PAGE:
Monday, July 13, 2009

Fig, Basil and Caramelized Onion Pizza

Basil, basil, basil--it's everywhere this time of year, and we're taking advantage of the period before tomato season starts up in earnest to try some more adventurous basil pairings. The latest entry: this sizzling and decadent pizza, which combines whole basil leaves with the luscious, oozy figs that are just starting to grace our farmer's market. We've sauced this pizza with a caramelized onion and black pepper puree, which plays very nicely with the sweet figs.

A note about pizza dough: we're not providing a recipe here because the toppings--not the crust--are what makes this dish, and we don't want to deter anyone from eating this due to dietary restrictions or fear of making crust from scratch. Use a pre-made crust if you want. Our intrepid gluten-free friend Denise makes a mean crust with Pamela's baking mix. Also, full disclosure: we used the ready-made whole wheat pizza dough from the Berkeley Bowl for this. (We know, not what you've come here to hear--but until that glorious day when we can blog full-time, we've both got day jobs that sometimes preclude making crust from scratch on a weeknight).

1 tablespoon olive oil
2 onions, thinly sliced
1/4 teaspoon freshly ground black pepper
1 lb. pizza dough
6 figs, quartered and tossed with a little olive oil
2 cups packed grated mozzarella
1/4 cup packed fresh basil leaves
More olive oil for greasing the pan and drizzling on top

First, caramelize the onions: heat a medium-sized cast-iron skillet, add olive oil, and cook onions over low heat, stirring occasionally, until they are completely wilted and have turned brown, about half an hour to 45 minutes. Remove from heat and puree in a food processor with the black pepper.

Next, assemble the pizza. Preheat oven to 450. Roll out pizza dough on a floured surface, transfer to a greased pan, and spread with the caramelized onion mixture. Sprinkle on the cheese and top with the basil leaves and figs. Bake about 8-10 minutes, until cheese is bubbling.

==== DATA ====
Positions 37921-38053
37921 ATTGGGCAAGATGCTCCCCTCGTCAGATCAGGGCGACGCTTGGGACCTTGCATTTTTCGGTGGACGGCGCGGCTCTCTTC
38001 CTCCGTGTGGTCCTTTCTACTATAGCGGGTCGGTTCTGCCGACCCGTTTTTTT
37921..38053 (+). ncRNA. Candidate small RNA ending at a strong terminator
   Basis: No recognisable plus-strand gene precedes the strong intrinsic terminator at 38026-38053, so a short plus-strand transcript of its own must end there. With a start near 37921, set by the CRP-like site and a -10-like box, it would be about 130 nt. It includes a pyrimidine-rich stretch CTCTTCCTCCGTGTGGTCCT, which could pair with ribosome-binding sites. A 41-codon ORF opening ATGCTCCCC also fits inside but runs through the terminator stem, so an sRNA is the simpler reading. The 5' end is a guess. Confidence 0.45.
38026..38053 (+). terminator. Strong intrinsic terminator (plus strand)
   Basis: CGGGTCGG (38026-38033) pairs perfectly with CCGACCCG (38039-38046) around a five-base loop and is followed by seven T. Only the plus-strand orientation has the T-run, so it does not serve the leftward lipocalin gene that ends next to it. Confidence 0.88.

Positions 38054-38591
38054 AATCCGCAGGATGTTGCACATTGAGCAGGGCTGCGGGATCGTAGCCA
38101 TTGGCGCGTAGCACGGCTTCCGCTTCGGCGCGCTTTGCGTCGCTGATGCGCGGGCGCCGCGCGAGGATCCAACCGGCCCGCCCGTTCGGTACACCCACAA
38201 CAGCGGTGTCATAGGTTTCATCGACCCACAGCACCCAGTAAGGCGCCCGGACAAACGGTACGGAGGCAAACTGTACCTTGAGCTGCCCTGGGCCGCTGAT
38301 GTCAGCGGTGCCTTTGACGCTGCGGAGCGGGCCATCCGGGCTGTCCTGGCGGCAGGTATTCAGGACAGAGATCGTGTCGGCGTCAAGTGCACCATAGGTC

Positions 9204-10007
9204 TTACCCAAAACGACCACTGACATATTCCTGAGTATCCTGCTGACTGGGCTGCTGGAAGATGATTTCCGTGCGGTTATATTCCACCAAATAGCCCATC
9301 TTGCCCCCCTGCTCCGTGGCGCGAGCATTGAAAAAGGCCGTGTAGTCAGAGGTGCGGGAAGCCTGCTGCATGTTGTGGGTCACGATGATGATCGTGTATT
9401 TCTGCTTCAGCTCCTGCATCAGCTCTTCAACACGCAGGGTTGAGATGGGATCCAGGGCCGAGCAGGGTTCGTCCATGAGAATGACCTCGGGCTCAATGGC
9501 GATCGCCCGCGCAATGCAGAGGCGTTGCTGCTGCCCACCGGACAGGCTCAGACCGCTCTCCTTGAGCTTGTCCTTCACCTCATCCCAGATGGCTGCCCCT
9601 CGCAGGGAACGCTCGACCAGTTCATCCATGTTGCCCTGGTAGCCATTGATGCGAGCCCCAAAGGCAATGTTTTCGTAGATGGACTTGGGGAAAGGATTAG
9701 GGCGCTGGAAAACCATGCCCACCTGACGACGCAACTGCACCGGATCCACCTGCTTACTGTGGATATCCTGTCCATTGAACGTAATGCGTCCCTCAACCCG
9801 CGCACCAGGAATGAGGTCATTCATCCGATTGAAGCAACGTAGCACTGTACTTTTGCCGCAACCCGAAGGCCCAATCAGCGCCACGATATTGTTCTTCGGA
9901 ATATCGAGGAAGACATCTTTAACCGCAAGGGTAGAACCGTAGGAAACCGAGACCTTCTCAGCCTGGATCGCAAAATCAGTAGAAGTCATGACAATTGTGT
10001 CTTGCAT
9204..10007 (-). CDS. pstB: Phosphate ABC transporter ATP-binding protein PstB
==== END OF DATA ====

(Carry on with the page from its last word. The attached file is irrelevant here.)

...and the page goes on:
Sunday, July 5, 2009

Squash Blossom Quesadillas

Have you tried squash blossoms? If you're a backyard gardener or have access to a farmer's market, give these edible flowers a shot--they have a nice zucchini flavor without any of the associated wateriness. Squash blossoms are very perishable (which is why you don't see them in supermarkets), and this is a quick and easy way to use them, inspired by the squash blossoms quesadillas we used to love at the Hillcrest Farmer's Market when we lived in San Diego.

This recipe makes two quesadillas--scale up if you feel like sharing.

1 tablespoon canola oil
6 medium-sized squash blossoms
1/2 cup grated sharp cheddar
4 corn tortillas

Heat the canola oil in a small cast-iron skillet or frying pan. Briefly saute the squash blossoms, approximately two minutes, until they're wilted. Remove pan from heat.

Sprinkle cheese evenly over two tortillas and divide the sauteed squash blossoms between them. Top with another tortilla.

Reheat pan (you can add more oil if you need) over medium-high heat. Cook quesadillas one at a time, about two minutes per side.